I decided to go back to my OB/GYN with my entire “breast cancer” file and ask him to follow me. He was the only doctor I trusted at this point. He diligently read over my entire file while I waited. He told me that when his own wife had breast cancer, his other doctor friends told them to go to UT SOUTHWESTERN in Dallas. The doctor there had bigger fish to fry than me, but I would be at the only nationally recognized Cancer Center in North Texas.
I made my appointment. I was amazed at how fast I got in to see the doctor once I told them I had a cancer diagnosis. I was now at one of the leading cancer centers in America. If, in fact, I did not have cancer this establishment would know and, would know what to do with me.
I first went in for a mammogram. It was a small comfortable waiting room. I was given a cotton gown and a warm fuzzy robe out of a warming drawer and told to take off my clothes from the waist up. If you have ever had a mammogram, you know they usually put you in a paper gown that doesn’t do a lot to keep you warm, much less comfortable, not to mention, humiliating. They were gentle and kind knowing that I had just been through surgery.
Once my mammogram was done I was sent back to the waiting room to wait for the radiologist. About 10 minutes later a smiling young doctor calls me to the hallway to inform me my mammogram was completely normal. At this point he walks me down the hall for my appointment with the oncologist. I had never had my mammogram read on the spot, and knew within 10 minutes that my film was normal. I was astounded this was the routine for every woman who comes in to have a mammogram.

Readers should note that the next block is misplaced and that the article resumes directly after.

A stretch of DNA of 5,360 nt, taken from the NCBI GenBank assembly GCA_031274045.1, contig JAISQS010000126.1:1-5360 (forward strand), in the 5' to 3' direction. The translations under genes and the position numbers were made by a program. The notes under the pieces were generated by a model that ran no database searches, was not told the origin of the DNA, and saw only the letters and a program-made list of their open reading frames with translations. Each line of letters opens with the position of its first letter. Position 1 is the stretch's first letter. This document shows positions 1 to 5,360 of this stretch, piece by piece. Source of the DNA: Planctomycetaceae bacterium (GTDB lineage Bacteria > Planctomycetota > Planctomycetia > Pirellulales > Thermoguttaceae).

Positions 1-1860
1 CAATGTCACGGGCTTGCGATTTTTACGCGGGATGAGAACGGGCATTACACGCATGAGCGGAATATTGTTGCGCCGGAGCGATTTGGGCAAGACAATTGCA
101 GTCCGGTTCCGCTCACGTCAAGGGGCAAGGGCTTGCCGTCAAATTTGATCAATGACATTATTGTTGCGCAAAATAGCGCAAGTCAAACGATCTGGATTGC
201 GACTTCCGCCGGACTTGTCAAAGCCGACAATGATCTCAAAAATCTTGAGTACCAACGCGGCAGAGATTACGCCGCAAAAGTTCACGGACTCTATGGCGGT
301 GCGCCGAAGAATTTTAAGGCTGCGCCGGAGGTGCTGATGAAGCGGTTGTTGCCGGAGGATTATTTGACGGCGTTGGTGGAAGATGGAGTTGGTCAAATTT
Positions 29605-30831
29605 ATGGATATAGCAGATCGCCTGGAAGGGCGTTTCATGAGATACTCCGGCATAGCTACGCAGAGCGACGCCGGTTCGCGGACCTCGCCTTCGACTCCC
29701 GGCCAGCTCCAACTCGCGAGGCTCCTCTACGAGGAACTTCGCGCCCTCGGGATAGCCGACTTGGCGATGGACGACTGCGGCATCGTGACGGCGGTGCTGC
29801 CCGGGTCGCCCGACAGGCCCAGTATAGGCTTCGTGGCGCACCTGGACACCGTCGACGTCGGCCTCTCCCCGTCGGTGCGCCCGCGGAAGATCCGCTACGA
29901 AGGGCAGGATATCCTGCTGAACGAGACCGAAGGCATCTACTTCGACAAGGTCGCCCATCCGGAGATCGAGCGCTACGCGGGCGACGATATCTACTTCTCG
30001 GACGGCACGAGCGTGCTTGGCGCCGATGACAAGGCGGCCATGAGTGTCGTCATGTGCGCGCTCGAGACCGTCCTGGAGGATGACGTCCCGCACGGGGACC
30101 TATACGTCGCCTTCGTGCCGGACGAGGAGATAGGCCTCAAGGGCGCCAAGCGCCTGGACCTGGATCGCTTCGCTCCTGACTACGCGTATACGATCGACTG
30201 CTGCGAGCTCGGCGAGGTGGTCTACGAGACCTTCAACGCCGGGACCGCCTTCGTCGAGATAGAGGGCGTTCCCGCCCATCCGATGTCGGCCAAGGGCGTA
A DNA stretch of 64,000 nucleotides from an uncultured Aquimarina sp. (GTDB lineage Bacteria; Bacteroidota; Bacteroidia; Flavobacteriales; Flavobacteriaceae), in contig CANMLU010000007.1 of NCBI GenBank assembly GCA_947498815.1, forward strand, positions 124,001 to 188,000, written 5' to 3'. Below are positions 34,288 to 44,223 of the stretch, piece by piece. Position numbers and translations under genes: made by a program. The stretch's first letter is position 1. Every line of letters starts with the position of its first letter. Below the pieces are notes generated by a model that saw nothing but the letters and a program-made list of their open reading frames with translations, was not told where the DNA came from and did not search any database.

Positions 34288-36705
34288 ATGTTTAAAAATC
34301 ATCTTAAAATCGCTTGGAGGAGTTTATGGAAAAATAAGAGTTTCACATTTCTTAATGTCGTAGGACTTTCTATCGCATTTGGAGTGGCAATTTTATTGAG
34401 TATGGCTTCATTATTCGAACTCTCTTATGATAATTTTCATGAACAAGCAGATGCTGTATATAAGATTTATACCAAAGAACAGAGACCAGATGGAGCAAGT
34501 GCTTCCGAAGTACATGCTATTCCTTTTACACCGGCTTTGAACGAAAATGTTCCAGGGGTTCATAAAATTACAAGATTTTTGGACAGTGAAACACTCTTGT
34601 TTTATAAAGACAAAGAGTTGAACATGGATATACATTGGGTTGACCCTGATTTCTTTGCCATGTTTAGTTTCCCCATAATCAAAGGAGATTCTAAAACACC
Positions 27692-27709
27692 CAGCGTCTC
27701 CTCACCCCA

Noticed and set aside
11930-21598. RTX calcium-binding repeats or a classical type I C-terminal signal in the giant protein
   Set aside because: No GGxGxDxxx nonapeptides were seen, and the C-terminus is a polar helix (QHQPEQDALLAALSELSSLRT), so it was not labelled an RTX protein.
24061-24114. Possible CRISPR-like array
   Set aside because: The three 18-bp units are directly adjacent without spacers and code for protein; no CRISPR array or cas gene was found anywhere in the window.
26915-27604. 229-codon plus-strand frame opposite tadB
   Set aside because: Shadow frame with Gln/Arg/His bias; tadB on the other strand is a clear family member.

The next step was to see the nurse navigator, and the physician assistant. After both making serious notes about my case, the doctor who had multiple specialities behind her name made her entrance. The minute she walked in the doctor my mouth about fell to the ground. She was the spitten image of a highly educated woman who you could tell had spent most of her life in school, reading books, doing reasearch and practicing her surgical skills. I was duly impressed. I cannot tell you how impressed I was with her knowledge and expertise. She asked me questions no one else had asked before. She called for all of my files from my plastic surgeon, my past mammograms, my pathology that was removed during my breast reduction, my mother’s history and her breast cancer diagnosis. When she left I was speechless and burst into tears. I felt like I finally found a doctor who was going to take care of me and not hurt me.